Seeking Alpha
Long/short equity, registered investment advisor, portfolio strategy
Profile| Send Message|
( followers)  

Good morning. I saw a couple pieces of research yesterday that got my attention. Although we are more than knee-deep into February, both reports focused on how the market has acted historically after a strong start to the year. In short, let me say that while the bears continue to contend that the market is due for a shellacking soon and/or the minute "reality sets in," based on the research I saw, I like the odds for the remainder of the year.

If you follow the market on even a casual basis, I'm fairly sure you've heard about the "January Barometer." The problem is there are many versions of the indicator. However, the granddaddy of them all is "as January goes, so goes the year."

As many authors have pointed out, in reality this time honored cliché isn't much better than a coin flip with regard to how the rest of the year turns out. This is especially true when you recognize that the market itself tends to rise more often than not. For example, since 1950 when January has been up, the market has been up during the rest of the 87% of the time. But, since the market is up from February through December 76% of the time anyway, this doesn't seem to be all that helpful.

Now let's look at what happens when January is down. Over the last 63 years, there have been 24 January's that saw declines. And in those years, the Feb-Dec period was up 13 and down 11. So again, this does not appear to be terribly predictive.

However, where the "January Barometer" gets its good name lies in the returns seen for the rest of the year. You see, when January is an up month, the Feb-Dec period sports an average gain of +11.86% on the S&P 500. This is significantly higher on a percentage basis than the average gain of +7.32% for all Feb-Dec periods. And then when January is down, the average return for the S&P 500 falls to -0.04%.

Based on the data then, I believe it is easy to say that the so-called "January Barometer" is a bit of a push. Like most other stock market indicators, it seems to work well when it works, and then not so much when it doesn't.

But (come on, you knew that was coming, right?) ... The fine analysts at Ned Davis Research have put a new twist on the indicator which I found very interesting. This January, the S&P 500 sported a gain of +5.04%. Thus, NDR checked to see what happened during the Feb-Dec when the S&P rose 5% or more in January.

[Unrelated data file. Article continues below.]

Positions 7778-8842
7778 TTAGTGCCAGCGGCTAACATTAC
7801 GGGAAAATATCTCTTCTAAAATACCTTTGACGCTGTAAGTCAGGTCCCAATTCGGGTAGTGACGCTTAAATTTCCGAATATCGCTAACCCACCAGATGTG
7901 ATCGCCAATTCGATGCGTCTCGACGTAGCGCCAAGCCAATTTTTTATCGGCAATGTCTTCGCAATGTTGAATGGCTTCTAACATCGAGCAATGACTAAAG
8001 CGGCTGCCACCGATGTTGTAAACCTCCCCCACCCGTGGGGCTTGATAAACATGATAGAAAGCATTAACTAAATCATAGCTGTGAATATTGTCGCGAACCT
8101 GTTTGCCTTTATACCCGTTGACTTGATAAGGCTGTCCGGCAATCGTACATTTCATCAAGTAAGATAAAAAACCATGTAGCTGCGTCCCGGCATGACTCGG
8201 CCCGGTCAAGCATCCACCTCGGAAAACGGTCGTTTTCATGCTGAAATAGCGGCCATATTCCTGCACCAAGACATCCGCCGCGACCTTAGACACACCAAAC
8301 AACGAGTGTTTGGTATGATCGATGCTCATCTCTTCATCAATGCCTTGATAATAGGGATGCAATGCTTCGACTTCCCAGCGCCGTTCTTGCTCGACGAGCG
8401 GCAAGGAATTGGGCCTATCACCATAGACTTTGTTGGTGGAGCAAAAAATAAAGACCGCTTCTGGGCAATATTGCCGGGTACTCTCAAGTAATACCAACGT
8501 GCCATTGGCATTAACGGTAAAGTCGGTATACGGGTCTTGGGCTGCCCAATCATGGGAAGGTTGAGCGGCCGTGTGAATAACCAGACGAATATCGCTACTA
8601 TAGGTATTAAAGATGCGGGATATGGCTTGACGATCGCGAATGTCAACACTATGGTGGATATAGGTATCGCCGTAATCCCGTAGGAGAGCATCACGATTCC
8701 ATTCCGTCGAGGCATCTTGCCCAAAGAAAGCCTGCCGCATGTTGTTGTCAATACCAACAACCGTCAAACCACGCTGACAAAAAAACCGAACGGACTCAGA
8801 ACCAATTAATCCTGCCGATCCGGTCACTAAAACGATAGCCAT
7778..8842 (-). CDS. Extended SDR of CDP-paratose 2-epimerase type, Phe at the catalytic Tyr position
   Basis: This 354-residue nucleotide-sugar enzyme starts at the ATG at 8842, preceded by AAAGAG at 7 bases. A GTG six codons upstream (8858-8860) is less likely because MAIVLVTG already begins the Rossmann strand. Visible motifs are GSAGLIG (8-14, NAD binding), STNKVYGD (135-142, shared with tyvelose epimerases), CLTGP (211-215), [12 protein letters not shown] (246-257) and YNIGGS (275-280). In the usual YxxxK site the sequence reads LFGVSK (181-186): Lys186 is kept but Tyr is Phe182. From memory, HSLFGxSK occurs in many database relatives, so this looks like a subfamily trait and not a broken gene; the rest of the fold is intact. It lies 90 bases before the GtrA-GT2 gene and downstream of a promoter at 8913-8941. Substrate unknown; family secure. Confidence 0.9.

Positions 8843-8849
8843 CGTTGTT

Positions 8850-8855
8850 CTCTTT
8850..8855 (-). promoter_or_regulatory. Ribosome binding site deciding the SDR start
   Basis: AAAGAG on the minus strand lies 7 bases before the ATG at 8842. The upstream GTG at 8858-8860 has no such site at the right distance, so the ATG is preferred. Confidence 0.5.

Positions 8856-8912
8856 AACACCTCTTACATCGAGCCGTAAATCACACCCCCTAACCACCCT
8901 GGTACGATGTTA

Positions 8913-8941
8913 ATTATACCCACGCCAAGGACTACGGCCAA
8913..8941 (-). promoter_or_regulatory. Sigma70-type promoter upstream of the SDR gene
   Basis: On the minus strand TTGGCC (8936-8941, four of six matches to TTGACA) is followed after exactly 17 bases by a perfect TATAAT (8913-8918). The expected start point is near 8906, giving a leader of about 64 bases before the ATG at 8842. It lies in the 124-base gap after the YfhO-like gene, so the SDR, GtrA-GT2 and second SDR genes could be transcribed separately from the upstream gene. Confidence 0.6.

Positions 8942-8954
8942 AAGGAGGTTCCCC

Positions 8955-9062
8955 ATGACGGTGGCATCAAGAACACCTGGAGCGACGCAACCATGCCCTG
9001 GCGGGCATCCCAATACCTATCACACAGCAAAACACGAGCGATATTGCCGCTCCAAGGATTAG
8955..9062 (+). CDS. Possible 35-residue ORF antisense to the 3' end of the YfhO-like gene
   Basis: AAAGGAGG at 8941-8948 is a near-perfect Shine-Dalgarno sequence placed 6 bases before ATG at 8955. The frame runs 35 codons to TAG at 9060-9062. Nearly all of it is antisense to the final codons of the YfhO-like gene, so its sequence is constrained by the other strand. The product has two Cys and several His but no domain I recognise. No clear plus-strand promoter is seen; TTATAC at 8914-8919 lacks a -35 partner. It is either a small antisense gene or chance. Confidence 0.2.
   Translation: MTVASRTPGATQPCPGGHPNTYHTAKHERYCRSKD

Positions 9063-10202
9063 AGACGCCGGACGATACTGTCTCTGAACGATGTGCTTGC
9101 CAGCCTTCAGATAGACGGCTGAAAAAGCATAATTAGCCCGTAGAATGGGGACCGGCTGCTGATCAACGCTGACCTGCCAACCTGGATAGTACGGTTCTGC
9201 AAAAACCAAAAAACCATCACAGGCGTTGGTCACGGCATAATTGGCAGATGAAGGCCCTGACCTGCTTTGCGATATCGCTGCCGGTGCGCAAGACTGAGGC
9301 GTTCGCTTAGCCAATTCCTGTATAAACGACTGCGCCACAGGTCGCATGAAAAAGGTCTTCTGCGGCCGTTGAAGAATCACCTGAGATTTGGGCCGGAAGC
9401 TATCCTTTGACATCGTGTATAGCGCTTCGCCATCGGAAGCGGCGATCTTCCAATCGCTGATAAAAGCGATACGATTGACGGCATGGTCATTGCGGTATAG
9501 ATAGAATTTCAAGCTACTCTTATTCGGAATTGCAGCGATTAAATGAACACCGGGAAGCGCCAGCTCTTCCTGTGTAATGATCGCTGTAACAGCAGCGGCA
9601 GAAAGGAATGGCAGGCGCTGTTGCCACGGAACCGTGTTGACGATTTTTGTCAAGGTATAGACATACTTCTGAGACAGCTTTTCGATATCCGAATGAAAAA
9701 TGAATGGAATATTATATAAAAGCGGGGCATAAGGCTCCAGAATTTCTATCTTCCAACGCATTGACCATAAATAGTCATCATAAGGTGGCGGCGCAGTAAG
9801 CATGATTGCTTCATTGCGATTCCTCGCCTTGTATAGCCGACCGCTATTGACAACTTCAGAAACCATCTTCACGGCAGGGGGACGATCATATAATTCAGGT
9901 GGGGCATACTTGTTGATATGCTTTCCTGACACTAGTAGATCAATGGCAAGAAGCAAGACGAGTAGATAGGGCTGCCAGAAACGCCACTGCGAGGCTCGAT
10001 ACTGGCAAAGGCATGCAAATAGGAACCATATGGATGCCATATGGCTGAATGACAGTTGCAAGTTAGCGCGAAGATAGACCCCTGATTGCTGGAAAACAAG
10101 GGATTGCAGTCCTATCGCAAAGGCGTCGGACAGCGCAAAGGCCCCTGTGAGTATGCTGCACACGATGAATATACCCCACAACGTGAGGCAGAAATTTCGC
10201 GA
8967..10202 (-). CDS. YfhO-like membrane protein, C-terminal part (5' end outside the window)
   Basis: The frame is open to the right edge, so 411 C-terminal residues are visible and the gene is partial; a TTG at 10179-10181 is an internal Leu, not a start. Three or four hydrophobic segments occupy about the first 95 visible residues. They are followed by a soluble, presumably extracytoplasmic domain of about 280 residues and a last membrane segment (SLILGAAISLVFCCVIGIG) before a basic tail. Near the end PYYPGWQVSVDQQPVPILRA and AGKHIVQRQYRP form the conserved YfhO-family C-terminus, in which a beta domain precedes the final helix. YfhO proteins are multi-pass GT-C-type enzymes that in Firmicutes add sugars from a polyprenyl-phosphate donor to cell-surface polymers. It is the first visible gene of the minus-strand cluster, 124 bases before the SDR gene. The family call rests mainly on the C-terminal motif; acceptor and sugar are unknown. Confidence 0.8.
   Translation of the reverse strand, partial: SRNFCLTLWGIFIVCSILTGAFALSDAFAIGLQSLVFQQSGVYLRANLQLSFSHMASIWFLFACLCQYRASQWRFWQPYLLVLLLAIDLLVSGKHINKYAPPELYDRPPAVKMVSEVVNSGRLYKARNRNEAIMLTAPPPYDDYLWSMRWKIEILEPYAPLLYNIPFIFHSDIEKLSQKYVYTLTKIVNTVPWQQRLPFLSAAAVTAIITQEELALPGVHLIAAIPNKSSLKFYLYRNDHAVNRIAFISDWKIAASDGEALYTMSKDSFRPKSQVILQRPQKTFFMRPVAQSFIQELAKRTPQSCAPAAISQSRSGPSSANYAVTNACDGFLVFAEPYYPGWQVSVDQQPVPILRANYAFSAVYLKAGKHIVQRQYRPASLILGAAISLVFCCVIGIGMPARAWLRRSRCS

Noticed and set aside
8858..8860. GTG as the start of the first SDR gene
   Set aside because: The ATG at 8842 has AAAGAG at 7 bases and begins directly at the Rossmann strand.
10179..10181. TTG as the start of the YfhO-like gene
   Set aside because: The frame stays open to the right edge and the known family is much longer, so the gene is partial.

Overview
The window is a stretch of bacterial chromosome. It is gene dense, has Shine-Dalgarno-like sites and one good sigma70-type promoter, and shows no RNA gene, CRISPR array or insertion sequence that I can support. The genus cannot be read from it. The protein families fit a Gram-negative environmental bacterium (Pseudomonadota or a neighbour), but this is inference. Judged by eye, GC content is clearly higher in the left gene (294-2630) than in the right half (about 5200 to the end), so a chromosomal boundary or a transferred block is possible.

Since World War II, the S&P 500 has gained at least 5% during the month of January 12 times (the average of these gains was +8.00%). The good news is that the S&P went on to gains during the rest of the year in 10 of the 12 prior occurrences, or 83% of the time. It is also encouraging that the average gain for the Feb-Dec period during those years was +12.49%. This means that the average gain for the calendar years when the S&P 500 was up 5% or more in January was +21.49%. Not bad. Not bad at all.

Before you run out and reactivate your margin account though, there a couple other points to make. First, the two years in which the Feb-Dec periods were losers turned out to be problematic. In 1946, the Feb-Dec period saw a decline of -17.6%. And in 1987, well, we all know what happened there.

In addition, it is worth noting that when January turns out to be a joyride to the upside, the February and March periods are no better than average. This would suggest that the overbought condition created by the strong start to the year took a while to be worked off. But then the Feb-June and Feb-Sept periods turned out to be much stronger than average.

So, while the January Barometer in and of itself may not be terribly predictive, the history of "strong January's" appears to be quite positive. And while the bears continue to point to the fact that the "Sell in May and go away" period is just around the corner, I do like the odds here.

Turning to this morning ... Asian markets followed the U.S. higher overnight, Europe is currently trading mixed, and perhaps the biggest happening so far is the continued dive in gold. Futures for the yellow metal are down another $12 in early trading. Here at home there is a chance that talk of the sequester will crop up again and traders will be looking for any surprises in the latest FOMC minutes.

Pre-Game Indicators
Here are the Pre-Market indicators we review each morning before the opening bell ...
Major Foreign Markets:
- Shanghai: +0.60%
- Hong Kong: +0.71%
- Japan: +0.84%
- France: -0.18%
- Germany: +0.14%
- Italy: -0.35%
- Spain: -0.47%
- London: +0.30%
Crude Oil Futures: +$0.07 to $96.73
Gold: -$12.00 to $1592.20
Dollar: lower against the yen, higher vs. euro, and pound
10-Year Bond Yield: Currently trading at 2.039%
Stock Futures Ahead of Open in U.S. (relative to fair value):
- S&P 500: -1.39
- Dow Jones Industrial Average: -6
- NASDAQ Composite: -4.86
Thought For The Day ...

"Wide diversification is only required when investors do not understand what they are doing." -- Warren Buffett

Positions in stocks mentioned: none
Source: Daily State Of The Markets: I Like The Odds